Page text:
Living with a terminal illness can be a profound situation. Add life behind prison walls into the mix and the situation becomes even more difficult.
Researchers from Penn State University are studying strategies for improving formal end-of-life (EOL) care in prisons, which is offered at some prisons across the country. Susan J. Loeb, PhD, RN, associate professor of nursing, is conducting a study with employees from six Pennsylvania prisons and the Pennsylvania Department of Corrections (DOC) to refine the delivery of EOL care.
Along with fellow principal investigators Janice Penrod, PhD, RN, FGSA, associate professor, school of nursing and department of humanities, and Christopher S. Hollenbeak, PhD, associate professor of surgery and public health science, Loeb is developing an interventional toolkit to improve EOL care that can be used by staff at any prison across the country.
Loeb explained a request for applications was released in 2009 by the National Institute of Nursing Research (NINR) soliciting research proposals focused on "Interventions to Improve Palliative Care at the End of Life." Loeb and Penrod discussed the possibility of developing a grant application to conduct the study.
"This seemed like a great opportunity to bring together Janice's expertise in end-of-life research and qualitative methodologies with my background in conducting research in state correctional institutions and expertise regarding older inmates with chronic health conditions," Loeb stated. "In addition, we approached Christopher to join us and contribute his expertise in economic evaluation."
Who Will Participate
Armed with $1.27 million from the NINR for the 3-year research, the Penn State team is utilizing the "participatory action research" model to go forward. This model will employ prison workers, including healthcare professionals, chaplains, volunteers and corrections officers to provide information on current limitations and strengths they see, existing perceptions of EOL care among prison stakeholders, and areas of EOL care that can be improved. The research team has already visited the six PA prisons for 3 days each, and expects to visit again numerous times before the study is done.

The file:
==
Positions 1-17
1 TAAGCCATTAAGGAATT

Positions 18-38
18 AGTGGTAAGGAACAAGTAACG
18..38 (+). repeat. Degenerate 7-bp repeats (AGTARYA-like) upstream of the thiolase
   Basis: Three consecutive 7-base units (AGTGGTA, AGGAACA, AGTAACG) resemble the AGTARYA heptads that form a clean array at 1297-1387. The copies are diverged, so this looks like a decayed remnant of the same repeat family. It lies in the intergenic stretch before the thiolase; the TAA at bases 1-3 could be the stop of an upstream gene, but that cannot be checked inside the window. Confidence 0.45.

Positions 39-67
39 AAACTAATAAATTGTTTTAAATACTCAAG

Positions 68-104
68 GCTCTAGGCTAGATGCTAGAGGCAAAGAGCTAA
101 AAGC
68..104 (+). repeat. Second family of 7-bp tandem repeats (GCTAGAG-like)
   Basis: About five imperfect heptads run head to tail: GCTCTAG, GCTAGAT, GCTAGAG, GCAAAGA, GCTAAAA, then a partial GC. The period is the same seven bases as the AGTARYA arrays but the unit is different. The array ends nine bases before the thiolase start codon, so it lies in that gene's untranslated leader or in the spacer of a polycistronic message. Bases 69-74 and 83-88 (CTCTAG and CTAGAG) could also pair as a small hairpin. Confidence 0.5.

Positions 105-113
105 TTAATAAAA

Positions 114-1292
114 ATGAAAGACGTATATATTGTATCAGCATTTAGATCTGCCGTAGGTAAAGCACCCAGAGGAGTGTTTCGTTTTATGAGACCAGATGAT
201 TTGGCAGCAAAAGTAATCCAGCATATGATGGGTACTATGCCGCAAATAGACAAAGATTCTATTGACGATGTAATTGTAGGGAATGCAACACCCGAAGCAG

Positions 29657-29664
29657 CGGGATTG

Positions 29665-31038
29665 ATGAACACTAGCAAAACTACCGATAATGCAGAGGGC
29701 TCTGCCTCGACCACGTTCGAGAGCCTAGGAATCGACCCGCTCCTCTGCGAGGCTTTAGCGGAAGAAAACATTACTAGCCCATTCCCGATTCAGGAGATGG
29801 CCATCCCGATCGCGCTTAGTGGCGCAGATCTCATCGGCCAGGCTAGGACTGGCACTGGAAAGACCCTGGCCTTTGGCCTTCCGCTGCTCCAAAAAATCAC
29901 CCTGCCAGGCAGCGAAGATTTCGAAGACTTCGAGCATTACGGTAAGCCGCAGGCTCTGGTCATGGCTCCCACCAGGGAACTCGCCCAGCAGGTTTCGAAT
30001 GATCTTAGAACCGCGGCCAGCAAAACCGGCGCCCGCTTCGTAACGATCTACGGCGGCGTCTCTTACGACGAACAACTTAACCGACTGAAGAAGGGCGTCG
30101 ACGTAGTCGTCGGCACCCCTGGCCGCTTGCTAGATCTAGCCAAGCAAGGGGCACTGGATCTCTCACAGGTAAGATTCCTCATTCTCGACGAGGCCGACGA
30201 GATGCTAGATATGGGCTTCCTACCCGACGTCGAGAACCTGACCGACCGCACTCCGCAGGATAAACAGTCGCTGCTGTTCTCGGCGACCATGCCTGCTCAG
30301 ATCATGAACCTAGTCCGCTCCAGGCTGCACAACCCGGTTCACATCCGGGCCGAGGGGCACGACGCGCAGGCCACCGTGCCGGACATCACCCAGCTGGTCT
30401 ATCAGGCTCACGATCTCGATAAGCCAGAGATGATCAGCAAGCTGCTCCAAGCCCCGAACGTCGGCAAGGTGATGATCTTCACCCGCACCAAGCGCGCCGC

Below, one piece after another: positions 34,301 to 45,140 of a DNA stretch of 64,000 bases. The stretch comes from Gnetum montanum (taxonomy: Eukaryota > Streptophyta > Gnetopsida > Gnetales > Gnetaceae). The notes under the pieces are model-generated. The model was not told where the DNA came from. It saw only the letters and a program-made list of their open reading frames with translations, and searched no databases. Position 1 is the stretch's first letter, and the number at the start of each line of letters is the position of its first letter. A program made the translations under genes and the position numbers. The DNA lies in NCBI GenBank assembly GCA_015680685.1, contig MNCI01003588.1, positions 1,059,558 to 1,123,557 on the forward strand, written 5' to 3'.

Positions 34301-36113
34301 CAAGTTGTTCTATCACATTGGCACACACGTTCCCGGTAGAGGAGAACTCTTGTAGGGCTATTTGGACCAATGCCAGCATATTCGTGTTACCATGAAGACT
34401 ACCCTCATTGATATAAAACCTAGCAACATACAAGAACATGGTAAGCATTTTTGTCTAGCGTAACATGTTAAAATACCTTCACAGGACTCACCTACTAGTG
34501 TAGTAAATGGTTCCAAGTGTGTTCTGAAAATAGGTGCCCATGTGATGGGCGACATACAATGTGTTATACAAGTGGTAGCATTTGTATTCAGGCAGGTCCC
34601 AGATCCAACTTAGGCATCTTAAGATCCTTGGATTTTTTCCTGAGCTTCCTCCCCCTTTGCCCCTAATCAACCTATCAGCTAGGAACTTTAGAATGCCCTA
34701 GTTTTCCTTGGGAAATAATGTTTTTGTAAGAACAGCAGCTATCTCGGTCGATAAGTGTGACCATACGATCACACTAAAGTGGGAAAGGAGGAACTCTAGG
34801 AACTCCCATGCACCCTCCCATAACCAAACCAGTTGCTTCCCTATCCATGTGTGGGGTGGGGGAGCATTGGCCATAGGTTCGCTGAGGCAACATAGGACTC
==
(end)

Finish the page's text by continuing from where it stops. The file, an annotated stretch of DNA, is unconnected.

"Focusing our work on the delivery of end-of-life care in prisons is appropriate because, on average, incarcerated people face health issues associated with non-incarcerated people who are 10 to 15 years older," explained Loeb. "Using the data, we will create a set of educational strategies that will be used internally by prison staff, which can be tailored to fit an individual prison's needs," explained Loeb.
The group expects to make recommendations on improvements to EOL care in prisons and to study the effects of their suggested changes.
The researchers selected Pennsylvania prisons representing the diversity of prisons in the country. They include varying levels of racial/ethnic concentrations and security (from minimum to maximum), and ones that house both male and female inmates. Additionally, the study includes a prison with an oncology unit, another with a primarily geriatric population, two prisons that house inmates facing death penalties, and a prison with a mental health unit
The older population of inmates is growing rapidly. The study focuses on numerous medical concerns facing this prison population.
"Chronic illness, health promotion/disease prevention education and education about normal aging changes are all areas of focus," said Loeb. "We are also taking a look at accommodations for functional limitations. For example a bottom bunk and housing closer to essential services such as infirmary, chow hall and commissary; all these issues are being addressed."
She added they are also seeing more chronic illnesses as outcomes of insufficient healthcare, substance abuse and environmental stressors prior to incarceration. "Studying the delivery of EOL care in prisons will provide great insights into not only the delivery of healthcare in a large, complex organization, but to end-of-life care in general."
Loeb pointed out healthcare in prisons operates on a fixed budget. Care is paid for through internal funds instead of insurance plans - a major contrast to the reimbursement system used by most healthcare consumers outside of prison in the U.S. Prison medical costs are increasing at a rate of around 21 percent each year, which puts tremendous strain on prison healthcare budgets.
"With fixed budgets, prisons have to make hard choices about what sort of care to provide, and, perhaps more importantly, not to provide," Loeb added. "One goal of the study is to examine the feasibility of different EOL care measures on that fixed budget."
"Findings regarding prioritized needs for inmates facing end-of-life are pending because we are still analyzing data from our initial interviews" added Loeb. Follow-up sessions with key informants will occur in the near future,"
Loeb and her team believe the study's benefits are three-fold. First, is to improve EOL care for inmates in PA. Second, engaging stakeholders at the prisons will ensure sustainable changes in practice get diffused throughout the DOC to improve EOL care for inmates in PA. And third, findings from this study will lay essential groundwork needed for future research aimed at infusing generalist end-of-life strategies into other complex organizations like veterans' facilities and nursing homes.
"Using the participatory action model in correctional settings is an important innovation that holds promise to promote humane EOL care for inmates with advanced chronic health conditions; greater satisfaction for prison staff caring for inmates at the end of life; and more cost-effective care for the institution, the broader system and ultimately society," concluded Loeb.
Leslie Feldman is a frequent contributor to ADVANCE.